(On the other hand, people should NOT submit pieces longer than 20 pages.)
I don't think that one has a moral obligation to pursue any particular career: one's obligation is to oneself, to pursue what one thinks will be a fulfilling, satisfying career, but what will count as fulfilling or satisfying is of course highly contingent on one's values, personality, etc.. Although you are quite right to note that the philosophy job market is quite tight at the moment, that is no reason not to pursue a philosophy PhD: after all, even if one were not to continue on in professional philosophy, the training one receives in a PhD program is highly portable and may thus be transferred to other professions. My recommendation is that you determine whether, if you were to pursue a PhD in philosophy but were not able to secure a job in the profession, you would still wish to pursue the PhD. If so, then you should apply to graduate school in philosophy; if not, then you should not apply to graduate school in philosophy. If you do apply to graduate school in philosophy, then you need to think about what sort of career path you would like to follow in professional philosophy (if, for example, you would only like to teach at a top research university or liberal arts college, then you would do well to apply only to apply to the most highly regarded PhD programs, so as to maximize your chances of achieving that goal), and, most importantly--given the uncertainty of the philosophy job market and the relatively low salaries earned by beginning professors--I would recommend that you not attend graduate school in philosophy, whatever your career ambitions, unless you do not have to take on debt to do so. The decision to pursue a PhD in philosophy--like most career decisions--should not be taken lightly, for in making such a choice, you are deciding what sort of life you will lead, at least for about six years and maybe longer.
In my experience, among humanists, it is philosophers who ask the most pointed questions: although the questions posed by Anglo-American philosophers (things are different on the Continent, in my experience) are pointed, they are not necessarily hostile, and I have never heard of anyone keeping score so obviously! It is among many philosophers a point of pride that discussions are as focused and pointed as they are, although it is most surprising to other humanists (and in fact I have sometimes inadvertently ruffled feathers when I have raised questions in a talk given in another area of the humanities in a fashion that would be unremarkable in a philosophy conference or talk.) I myself have found that the level of hostility and tension in a conference or talk varies directly with the topic: while there are of course always exceptions, I have found that talks in the general area of metaphysics and epistemology are more tense than talks in subfields of the history of philosophy, ethics, or political philosophy. One of my colleagues has suggested that this may be due to the fact that in the history of philosophy, for example, philosophers seek ultimately to deepen the understanding of certain texts and/or issues, but the discussion is responsible to the texts, whereas in metaphysics and epistemology, the arguments advanced are more personal, as it were, since they do not depend on texts in that way, and thus the position articulated is 'one's own' in a way that even a novel interpretation of a historical text is not. I'd be very interested in the responses of other panelists, especially other panelists with more experience in areas outside of the history of philosophy, the area in which I have done the most work, to this question!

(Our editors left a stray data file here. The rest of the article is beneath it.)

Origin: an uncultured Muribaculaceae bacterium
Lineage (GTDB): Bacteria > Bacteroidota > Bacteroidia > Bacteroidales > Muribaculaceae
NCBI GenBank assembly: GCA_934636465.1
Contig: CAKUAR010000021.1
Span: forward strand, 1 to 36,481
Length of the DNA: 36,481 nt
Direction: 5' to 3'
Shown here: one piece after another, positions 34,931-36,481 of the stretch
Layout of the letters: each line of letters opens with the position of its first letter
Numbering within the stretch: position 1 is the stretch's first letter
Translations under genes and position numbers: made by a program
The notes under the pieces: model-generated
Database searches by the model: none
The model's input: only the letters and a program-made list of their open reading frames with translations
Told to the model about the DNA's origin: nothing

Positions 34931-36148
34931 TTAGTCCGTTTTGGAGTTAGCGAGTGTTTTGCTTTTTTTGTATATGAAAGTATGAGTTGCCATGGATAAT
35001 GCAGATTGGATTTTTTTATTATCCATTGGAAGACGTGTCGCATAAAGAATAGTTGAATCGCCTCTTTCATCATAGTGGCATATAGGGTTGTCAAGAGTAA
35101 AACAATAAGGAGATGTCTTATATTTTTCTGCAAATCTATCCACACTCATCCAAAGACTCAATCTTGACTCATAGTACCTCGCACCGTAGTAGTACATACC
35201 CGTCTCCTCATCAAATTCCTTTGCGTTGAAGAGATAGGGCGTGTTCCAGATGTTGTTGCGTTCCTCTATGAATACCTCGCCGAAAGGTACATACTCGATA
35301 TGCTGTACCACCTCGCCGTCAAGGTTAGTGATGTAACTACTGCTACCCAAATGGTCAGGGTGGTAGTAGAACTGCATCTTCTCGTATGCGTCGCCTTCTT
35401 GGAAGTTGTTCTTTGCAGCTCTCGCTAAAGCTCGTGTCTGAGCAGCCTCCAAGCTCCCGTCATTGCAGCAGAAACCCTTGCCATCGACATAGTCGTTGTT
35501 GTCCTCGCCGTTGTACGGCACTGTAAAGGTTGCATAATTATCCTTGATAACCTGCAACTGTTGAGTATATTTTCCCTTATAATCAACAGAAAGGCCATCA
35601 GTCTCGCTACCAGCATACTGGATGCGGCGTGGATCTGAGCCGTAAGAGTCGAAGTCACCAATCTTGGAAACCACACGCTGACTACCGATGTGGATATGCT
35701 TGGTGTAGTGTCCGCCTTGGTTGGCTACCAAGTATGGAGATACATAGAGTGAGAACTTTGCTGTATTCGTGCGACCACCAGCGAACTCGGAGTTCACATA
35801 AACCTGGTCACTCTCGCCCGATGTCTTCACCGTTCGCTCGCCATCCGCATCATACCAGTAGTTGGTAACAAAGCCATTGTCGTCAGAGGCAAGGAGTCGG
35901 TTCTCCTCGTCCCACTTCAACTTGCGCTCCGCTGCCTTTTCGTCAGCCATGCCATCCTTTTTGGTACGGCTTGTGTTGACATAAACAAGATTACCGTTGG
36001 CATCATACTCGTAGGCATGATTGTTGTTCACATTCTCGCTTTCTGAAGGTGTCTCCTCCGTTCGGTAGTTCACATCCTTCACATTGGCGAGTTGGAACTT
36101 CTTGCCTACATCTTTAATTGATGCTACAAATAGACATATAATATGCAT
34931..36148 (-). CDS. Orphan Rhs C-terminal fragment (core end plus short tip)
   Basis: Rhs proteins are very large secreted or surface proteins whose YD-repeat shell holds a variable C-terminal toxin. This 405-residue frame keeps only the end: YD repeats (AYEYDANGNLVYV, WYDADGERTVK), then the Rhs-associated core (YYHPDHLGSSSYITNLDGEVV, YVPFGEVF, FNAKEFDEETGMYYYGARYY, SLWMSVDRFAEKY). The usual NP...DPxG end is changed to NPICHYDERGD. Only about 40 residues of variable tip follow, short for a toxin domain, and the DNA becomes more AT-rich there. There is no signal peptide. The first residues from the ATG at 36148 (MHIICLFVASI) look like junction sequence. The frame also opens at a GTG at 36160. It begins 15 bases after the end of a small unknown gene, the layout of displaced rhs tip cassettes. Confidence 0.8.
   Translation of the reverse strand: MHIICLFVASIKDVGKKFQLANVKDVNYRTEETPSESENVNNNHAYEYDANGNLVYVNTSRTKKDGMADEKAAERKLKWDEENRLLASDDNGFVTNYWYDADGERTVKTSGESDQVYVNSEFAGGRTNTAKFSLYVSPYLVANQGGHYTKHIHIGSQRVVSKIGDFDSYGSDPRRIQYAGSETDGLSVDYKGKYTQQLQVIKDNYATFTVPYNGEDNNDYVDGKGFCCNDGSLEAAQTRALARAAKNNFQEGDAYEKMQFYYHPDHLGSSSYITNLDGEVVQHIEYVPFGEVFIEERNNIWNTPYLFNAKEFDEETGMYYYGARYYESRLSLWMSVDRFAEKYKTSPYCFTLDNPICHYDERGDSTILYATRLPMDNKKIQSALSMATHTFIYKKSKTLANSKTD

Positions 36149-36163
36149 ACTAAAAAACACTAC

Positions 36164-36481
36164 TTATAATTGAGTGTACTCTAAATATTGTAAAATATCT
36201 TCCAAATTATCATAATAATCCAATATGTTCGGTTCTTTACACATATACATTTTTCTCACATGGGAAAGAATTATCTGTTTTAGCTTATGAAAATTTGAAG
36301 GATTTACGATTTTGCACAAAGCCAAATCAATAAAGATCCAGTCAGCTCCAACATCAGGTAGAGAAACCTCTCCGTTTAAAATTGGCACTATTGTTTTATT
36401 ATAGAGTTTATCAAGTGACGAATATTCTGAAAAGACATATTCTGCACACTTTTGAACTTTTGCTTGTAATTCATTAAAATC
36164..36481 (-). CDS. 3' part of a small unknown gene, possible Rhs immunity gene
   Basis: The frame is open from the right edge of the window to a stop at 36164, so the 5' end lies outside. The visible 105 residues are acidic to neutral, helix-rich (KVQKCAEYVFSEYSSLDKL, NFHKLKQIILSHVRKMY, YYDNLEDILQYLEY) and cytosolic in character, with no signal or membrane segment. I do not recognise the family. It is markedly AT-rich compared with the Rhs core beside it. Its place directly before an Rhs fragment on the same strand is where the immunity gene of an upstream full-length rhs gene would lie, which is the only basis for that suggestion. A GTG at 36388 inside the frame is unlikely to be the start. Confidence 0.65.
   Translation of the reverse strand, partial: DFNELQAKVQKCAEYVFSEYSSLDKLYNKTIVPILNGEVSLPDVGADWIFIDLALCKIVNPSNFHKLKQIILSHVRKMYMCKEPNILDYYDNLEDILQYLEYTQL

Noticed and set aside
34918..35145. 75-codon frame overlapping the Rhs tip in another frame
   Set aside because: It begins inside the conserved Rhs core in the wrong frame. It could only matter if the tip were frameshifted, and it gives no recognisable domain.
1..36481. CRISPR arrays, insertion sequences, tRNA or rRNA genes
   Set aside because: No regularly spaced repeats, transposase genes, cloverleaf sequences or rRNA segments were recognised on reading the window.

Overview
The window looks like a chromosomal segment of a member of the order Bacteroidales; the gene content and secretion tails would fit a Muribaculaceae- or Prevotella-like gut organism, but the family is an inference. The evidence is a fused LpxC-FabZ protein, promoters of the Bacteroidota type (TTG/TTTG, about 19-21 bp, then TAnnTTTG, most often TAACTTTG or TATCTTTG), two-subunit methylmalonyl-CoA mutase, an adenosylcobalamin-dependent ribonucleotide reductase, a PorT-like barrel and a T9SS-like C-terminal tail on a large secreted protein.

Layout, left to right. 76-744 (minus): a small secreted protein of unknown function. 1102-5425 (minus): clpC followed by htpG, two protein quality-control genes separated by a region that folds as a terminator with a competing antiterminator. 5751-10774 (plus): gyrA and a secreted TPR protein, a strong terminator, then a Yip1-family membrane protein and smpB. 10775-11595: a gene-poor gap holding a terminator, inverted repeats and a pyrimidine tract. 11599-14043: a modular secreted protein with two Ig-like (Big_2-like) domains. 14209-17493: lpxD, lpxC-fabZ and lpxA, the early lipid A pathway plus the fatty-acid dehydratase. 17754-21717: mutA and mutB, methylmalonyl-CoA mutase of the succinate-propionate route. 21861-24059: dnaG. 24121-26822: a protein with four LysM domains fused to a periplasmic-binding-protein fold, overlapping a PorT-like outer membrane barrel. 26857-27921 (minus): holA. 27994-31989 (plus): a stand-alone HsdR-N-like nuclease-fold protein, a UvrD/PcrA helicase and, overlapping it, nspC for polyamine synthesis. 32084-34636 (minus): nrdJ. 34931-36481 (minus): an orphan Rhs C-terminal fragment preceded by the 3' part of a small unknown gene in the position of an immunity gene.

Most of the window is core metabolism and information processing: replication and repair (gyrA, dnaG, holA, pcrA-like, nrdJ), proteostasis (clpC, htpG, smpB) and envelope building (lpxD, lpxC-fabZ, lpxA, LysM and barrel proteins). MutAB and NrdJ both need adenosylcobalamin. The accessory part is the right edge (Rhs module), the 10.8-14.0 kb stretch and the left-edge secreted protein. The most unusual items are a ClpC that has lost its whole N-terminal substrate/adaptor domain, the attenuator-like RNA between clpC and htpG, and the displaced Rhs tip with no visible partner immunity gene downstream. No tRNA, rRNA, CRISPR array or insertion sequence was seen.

If you have a rigorous philosophy paper, why not send it to an academic journal? You do not need to have a PhD in philosophy or a job as a philosopher to submit to a journal. Best to look for a journal that does "masked" ("blinded") review, so that your identity is not known to the referees and they won't be biased by your lack of professional stature.